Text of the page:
Dave, I personally think the biggest part of your success is the soft drag and 5 second dropback. The same as described in the last paragraph by Jack. The reason for me behind it is that the fish is much calmer when you are setting the hook and has also in most cases turned, increasing the hookup area. I think that this is the most productive strike setup for bill fish, the light clips and 5-7 second dropback, but you need a little but of experience on the boat to fish this given the chaos and adrenalin when that fish starts stripping line as well as insuring that the lines doesn't get wrapped around the rod tip.

I would rank the dropback, light clips, heavy drag as the next most productive strike setup and also the setup I would recommend for beginners, given that the fish hooks itself. This setup gives the fish a little more chance to turn and increased hookup area. Lastly, although some people swear by it (including Peter Pakula), is the direct (using tag lines on your riggers) setup with heavy drag, and if possible tight clips out of the rigger. I both of these instances, I would use a semi stiff rig with the front hook facing upwards and the back hook facing downwards.

In all three instances I would fish as stuff as possible outriggers.

The guys in Kenya also uses the same setup for sailfish that you use Dave, light drag, 5 second dropback with strip baits. We fished there when Stuart Simpson just started there and got back from NZ and he was only single hook, single hook. But I believe after a few seasons has changed over to double hook setup as illustrated below as well. Group pressure given that all the other captains use it or does it really work better? I don't know. Also note how thin these hooks are and how long the points are. They were developed and is also been made by Ali Al-harazi, in Kenia.

Image

The nice thing about stripe marlin is that they are relatively aggressive and don't need much to get them to feed and strike. In this case stripe baits and softies with less action will and works fine and I also though that this was the answer to Struisbaai. But the recent amount of reported black marlin as well as blues has had me thinking over the last year. Do you just swim strip baited lures and hope the black and blues are aggressive enough that day that they will feed on the strip softies as well or do change over to normal lures without strip baits for the action to excite the blacks and blues, that will also catch blacks and sails. I suppose the best will be a spread with a combination of both? perhaps the answer would be to fish normal lure on the corners and long rigger for their actions and strip baits on the short rigger and shotgun?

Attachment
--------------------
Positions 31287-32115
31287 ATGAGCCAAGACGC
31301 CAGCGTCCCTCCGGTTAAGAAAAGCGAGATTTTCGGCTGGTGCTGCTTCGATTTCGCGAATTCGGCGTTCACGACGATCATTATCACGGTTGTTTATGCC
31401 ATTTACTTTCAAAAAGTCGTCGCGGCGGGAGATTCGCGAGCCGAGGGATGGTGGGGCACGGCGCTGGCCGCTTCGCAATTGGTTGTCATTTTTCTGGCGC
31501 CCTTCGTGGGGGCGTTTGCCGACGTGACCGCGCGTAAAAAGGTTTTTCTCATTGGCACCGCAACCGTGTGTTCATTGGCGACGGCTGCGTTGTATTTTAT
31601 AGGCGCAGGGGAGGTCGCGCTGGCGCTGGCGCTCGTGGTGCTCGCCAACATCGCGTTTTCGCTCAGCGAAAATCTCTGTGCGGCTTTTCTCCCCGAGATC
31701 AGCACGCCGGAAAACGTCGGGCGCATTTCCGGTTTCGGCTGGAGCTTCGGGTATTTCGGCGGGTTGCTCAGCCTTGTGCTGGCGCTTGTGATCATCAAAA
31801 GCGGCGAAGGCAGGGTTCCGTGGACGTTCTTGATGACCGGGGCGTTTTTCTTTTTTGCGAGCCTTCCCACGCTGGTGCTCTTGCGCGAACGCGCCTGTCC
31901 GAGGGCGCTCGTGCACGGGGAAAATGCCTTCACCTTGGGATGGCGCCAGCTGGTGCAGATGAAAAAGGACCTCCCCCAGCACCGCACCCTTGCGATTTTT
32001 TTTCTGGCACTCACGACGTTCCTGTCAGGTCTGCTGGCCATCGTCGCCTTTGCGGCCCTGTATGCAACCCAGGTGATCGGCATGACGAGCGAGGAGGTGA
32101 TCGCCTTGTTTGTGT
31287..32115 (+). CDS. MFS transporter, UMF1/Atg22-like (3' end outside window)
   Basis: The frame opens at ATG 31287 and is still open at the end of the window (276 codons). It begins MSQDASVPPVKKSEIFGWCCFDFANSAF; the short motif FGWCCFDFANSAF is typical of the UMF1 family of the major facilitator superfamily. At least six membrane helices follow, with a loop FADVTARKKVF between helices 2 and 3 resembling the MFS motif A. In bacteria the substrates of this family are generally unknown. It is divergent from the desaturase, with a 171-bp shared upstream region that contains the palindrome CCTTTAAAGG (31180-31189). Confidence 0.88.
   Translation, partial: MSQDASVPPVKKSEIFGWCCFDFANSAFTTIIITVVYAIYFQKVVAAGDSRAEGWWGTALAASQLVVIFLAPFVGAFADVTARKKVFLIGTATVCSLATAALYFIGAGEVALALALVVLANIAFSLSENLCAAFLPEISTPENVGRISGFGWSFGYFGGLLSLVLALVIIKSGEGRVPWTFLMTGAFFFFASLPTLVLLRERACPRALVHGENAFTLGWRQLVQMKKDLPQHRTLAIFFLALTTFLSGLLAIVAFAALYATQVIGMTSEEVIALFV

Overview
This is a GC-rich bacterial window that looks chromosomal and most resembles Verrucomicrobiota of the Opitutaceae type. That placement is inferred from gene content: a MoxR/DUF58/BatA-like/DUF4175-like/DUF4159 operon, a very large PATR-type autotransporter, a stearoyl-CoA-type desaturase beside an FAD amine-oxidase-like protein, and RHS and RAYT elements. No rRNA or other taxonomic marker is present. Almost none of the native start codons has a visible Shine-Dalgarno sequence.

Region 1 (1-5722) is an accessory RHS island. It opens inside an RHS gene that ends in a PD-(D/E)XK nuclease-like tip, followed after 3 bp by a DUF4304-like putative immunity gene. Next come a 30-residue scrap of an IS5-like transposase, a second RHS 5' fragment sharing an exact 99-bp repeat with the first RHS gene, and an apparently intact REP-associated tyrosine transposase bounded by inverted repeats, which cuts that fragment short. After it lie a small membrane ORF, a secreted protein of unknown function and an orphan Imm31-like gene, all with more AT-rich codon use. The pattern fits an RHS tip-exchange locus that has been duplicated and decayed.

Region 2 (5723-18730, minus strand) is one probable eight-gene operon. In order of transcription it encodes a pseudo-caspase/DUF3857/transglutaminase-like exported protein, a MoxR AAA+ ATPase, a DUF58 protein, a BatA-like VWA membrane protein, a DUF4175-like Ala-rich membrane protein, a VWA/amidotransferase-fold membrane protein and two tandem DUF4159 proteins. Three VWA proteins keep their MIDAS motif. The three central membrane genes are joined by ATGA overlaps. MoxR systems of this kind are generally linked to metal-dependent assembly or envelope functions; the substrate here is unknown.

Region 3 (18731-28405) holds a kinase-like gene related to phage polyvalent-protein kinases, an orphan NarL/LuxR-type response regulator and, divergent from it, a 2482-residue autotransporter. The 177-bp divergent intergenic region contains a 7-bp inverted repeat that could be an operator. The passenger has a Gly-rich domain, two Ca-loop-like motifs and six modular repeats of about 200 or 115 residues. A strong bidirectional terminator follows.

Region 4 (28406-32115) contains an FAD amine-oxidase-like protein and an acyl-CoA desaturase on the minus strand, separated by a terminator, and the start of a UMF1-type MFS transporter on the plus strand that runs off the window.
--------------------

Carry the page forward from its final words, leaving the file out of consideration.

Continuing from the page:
backline wrote:As for Black Bart, he comes with a pedigree so his advice is always worth listening to, altho the Aussies think he"s an outspoken yank and they would prefer to listen to their own heroes.

The funny thing is that one of their biggest heroes is Peter Pakula, but a read somewhere that Bart Miller helped him and gave input to his lure designs and that Peter thinks of him highly. The one advantage of Peter over Bart is that Peter fishes much the some type of water and boats that we do and he has some good advice as well. The other advantage is that both of these guys is that both of them are willing to listen and respond to your questions and they both publish a lot of tips and do a a lot of R&D to improve their product and share this information openly with you. I believe they both have very good lures (up ther in the top end lure range), but the one thing that sets Black Bart apart is amount of world wide experience that they draw on and incorporate into their design as well as the way in which you don't have to buy a new lure and hookset to get a different color, you just swap the skirts. One lure I would however buy without any thoughts of changing the skirts is a Pakulo Lumo meduim Sprocket on the short Rigger.
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Re: Lure selection and hook rig setup

Postby backline » Mon Jan 12, 2015 10:05 pm

Ruan , have a look at Peter Pakula's 180 deg shackle rig its a gem. you can shackle different hooks to individual lures and u can use maybe 5 sets of hooks for 20 konas saving R50 per hook x 2 per Kona. and the unshackled konas dont tangle. If anyone wants to start out Marlin fishing I would suggest reading anything and everything Peter has written. I make all my own kona's with varying success and have just completed one which breathes every 3 secs at 5.5 kn which is too slow for marlin but great for tuna. Cant wait to try it at Struis as its a battle to get konas to swim properly at strip bait speed.
Also a lot of marlin are caught on squid/bird combos so I'll be pulling that one too.
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Re: Lure selection and hook rig setup

Postby Machann » Tue Jan 13, 2015 10:53 am

Dave, I must give two books to read if, don't have them already, by Jim Rizzuto which I think you will enjoy on Kona lure making. Would love to see some of your lures at one point in time.